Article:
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Fed blames 911 { November 8 2001 }

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Fed Blames Sept. 11 for Onset of Recession
Economy Was Growing Slowly, if at All, Before Attacks

By John M. Berry
Washington Post Staff Writer
Thursday, November 8, 2001; 3:43 PM

Federal Reserve officials concluded early last month that the Sept. 11 terrorist attacks had pushed the nation into a recession, according to the minutes of an Oct. 2 policymaking session released today.

"The economy appeared to have been growing very little, if at all, prior to the terrorist attacks, and the dislocations arising from the latter seemed to have induced a downturn in overall economic activity," the members of the Fed's top policymaking group, the Federal Open Market Committee, concluded, the minutes said.

"Looking ahead, the members generally saw a relatively mild and short contraction followed by a gradual recovery next year as a plausible forecast but one that was subject to an unusually wide range of uncertainty, notably in the direction of a potentially much weaker outcome in the nearer term.

"In the short period since the attacks, anecdotal reports provided indications of a rebound from the sharp cutback in spending that characterized the immediate aftermath of those tragic events, but on balance business activity seemed to be in the process of moving lower," the minutes said.

In response to that assessment, the FOMC decided that day to cut its target for overnight interest rates by a half-percentage point, just as it had a few days after the attacks. At the subsequent FOMC meeting on Tuesday, amid further signs the economy has continued to deteriorate, the policymakers reduced the target by another half-point, cutting it to 2 percent, the lowest level in nearly 40 years.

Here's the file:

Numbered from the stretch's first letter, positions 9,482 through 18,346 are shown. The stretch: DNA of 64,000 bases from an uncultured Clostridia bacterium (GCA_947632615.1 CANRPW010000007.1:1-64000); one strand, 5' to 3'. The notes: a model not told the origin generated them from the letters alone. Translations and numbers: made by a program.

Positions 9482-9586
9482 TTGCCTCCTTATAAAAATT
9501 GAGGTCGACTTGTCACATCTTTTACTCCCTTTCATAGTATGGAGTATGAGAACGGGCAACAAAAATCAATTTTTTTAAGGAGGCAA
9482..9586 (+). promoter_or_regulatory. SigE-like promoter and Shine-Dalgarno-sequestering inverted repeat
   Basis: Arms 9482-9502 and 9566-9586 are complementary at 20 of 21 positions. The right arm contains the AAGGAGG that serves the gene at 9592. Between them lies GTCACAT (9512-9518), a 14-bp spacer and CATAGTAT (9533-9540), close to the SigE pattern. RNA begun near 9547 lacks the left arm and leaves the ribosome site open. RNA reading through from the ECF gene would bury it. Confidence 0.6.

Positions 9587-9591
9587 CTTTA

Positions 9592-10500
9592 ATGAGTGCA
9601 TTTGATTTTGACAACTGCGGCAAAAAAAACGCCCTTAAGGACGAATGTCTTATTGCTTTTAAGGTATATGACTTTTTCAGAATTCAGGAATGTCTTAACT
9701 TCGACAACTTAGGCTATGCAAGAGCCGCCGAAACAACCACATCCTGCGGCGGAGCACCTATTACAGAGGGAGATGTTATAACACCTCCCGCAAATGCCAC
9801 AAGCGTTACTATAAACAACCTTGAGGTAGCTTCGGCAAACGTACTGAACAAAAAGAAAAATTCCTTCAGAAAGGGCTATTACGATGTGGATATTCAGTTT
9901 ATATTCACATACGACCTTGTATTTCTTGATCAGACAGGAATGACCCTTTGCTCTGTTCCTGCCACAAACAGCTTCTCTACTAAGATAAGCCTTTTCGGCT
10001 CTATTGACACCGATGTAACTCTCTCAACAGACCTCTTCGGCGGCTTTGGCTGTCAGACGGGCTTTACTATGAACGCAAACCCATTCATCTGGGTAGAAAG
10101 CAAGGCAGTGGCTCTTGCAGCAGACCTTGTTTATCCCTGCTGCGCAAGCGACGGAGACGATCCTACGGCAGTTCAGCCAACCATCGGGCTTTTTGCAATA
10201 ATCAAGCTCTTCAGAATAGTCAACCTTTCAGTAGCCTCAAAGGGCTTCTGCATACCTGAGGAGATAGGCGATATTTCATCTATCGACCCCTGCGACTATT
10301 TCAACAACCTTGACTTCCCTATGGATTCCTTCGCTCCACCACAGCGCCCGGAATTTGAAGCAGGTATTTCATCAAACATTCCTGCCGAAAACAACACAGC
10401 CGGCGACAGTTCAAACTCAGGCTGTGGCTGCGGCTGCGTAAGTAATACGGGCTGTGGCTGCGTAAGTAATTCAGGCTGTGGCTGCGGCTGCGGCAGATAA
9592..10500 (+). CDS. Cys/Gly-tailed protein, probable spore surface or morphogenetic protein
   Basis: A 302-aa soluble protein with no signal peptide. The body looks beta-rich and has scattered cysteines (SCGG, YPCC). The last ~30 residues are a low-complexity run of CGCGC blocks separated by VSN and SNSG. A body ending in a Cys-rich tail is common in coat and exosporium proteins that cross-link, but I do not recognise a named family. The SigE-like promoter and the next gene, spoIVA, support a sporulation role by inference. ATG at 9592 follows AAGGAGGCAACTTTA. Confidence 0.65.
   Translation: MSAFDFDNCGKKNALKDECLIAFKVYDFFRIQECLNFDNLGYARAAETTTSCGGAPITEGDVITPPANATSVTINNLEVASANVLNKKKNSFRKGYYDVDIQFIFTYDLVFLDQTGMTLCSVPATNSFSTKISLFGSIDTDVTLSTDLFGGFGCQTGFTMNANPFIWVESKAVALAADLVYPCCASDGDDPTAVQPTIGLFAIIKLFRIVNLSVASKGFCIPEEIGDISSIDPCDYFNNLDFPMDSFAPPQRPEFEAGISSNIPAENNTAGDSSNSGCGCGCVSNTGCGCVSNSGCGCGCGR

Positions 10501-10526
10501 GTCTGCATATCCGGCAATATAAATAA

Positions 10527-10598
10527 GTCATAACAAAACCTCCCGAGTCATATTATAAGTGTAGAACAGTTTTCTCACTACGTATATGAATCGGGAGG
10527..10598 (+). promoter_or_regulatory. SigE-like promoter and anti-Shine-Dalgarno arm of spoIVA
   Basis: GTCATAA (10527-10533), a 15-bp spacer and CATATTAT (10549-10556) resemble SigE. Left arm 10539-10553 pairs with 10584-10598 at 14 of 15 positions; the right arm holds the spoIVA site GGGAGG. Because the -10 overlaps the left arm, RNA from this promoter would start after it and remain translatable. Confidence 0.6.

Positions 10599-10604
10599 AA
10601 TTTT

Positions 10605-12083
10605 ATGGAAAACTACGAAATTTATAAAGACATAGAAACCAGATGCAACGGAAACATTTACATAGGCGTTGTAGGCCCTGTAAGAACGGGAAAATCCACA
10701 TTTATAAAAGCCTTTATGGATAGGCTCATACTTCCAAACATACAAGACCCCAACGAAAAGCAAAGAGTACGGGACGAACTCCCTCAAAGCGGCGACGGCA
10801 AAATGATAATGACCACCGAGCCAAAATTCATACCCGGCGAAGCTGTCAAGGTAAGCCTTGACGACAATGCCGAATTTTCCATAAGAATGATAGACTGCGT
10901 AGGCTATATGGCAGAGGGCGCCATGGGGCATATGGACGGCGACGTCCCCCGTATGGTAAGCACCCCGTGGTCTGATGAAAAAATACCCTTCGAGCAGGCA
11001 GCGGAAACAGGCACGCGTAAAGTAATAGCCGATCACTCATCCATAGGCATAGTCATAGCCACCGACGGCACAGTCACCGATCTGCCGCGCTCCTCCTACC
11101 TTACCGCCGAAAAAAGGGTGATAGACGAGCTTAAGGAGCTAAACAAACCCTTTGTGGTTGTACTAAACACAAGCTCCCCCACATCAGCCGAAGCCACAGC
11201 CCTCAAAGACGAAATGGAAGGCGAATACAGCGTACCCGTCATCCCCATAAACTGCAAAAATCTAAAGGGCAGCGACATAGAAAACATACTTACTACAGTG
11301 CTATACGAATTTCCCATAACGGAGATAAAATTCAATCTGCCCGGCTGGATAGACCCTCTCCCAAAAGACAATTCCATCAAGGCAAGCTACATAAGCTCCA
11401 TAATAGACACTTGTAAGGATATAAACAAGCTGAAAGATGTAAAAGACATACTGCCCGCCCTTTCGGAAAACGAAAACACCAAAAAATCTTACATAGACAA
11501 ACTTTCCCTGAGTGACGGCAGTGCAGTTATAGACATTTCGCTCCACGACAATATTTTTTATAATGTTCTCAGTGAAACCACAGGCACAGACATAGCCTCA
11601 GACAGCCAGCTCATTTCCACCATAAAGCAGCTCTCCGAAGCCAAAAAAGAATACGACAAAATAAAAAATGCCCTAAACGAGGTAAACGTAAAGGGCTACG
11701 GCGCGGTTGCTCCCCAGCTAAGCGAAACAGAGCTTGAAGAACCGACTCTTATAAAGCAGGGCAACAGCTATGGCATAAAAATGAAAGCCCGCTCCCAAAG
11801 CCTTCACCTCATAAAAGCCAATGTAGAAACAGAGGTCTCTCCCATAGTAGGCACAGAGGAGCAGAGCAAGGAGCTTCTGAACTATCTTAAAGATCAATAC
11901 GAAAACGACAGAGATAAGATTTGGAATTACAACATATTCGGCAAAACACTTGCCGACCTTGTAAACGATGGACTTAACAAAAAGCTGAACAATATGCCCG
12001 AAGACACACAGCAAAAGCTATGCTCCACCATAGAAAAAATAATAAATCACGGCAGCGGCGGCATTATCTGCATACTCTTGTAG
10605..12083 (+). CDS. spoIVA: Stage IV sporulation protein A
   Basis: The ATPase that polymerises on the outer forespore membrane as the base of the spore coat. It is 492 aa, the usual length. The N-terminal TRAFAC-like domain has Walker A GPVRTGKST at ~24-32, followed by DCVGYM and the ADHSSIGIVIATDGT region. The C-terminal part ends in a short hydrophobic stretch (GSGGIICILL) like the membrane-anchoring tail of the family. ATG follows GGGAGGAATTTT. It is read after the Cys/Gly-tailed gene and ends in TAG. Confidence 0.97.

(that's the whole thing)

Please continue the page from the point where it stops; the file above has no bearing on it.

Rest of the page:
Details of the minutes, including the policymakers' conclusion that the economy is in a slump, reinforced the view among many economists that the Fed is not done cutting rates. The economists generally expect the FOMC to lower its current 2 percent target to 1.5 percent, probably in two quarter-point steps at meetings scheduled for mid-December and late January.

Despite all the short-term problems for the economy, FOMC members "saw favorable prospects for an upturn in business activity next year, though the recovery clearly would be more delayed than they had anticipated before Sept. 11," the minutes continued. "Major reasons for optimism about the outlook were the substantial easing in monetary policy, whose lagged effects would be felt increasingly in the year ahead, and the fiscal stimulus measures that already had been enacted and might well be supplemented over coming months."

So far the Bush administration and Congress have not been able to agree on either the size or the substance of additional stimulus measures, and administration officials have been arguing that the delay in passing such legislation could mean a slower recovery next year.

Indirectly, the FOMC members appeared to be in agreement on that point, at least in terms of how tax cuts or increased federal spending might affect consumer spending.

"There were no historical precedents for judging the likely effects on consumer confidence and spending of the unique recent events, though it seemed likely that prospects for added job losses and the decline in equity wealth already experienced would hold down consumer expenditures over the months ahead," the minutes said.

"Even so, the members did not rule out a stronger-than-anticipated pickup later, depending in part on the size of additional fiscal policy actions," they said.

The FOMC members agreed that in the short- to intermediate-term, the prospects for business investment, which has been falling all year, remain poor. "Looking further ahead, however, a robust upturn in business capital spending was still a probable outcome," the minutes said, adding, "Businesses likely would respond to profit opportunities stemming not only from rising demand resulting in part from fiscal and monetary stimulus but also from ongoing technological improvements and the need for new capital equipment as the process of retrenchment from earlier over investments was completed."

The decision to cut overnight rates by a half-point was unanimous. The members decided that "easing would help limit the extent of the downturn and later provide impetus to the eventual upturn in economic activity. Further vigorous easing action would tend to support business and household confidence, which a number of members saw as especially important in the current circumstances."

Furthermore, even after a 50 basis point reduction, the level of overnight rates would still be higher than the current inflation rate, according to some price indexes, and therefore would not do as much to stimulate the economy as monetary policy had done "in most earlier periods of economic weakness," the minutes said.

After the further cut this week, the level of inflation-adjusted overnight rates is much closer to zero.

2001 The Washington Post Company

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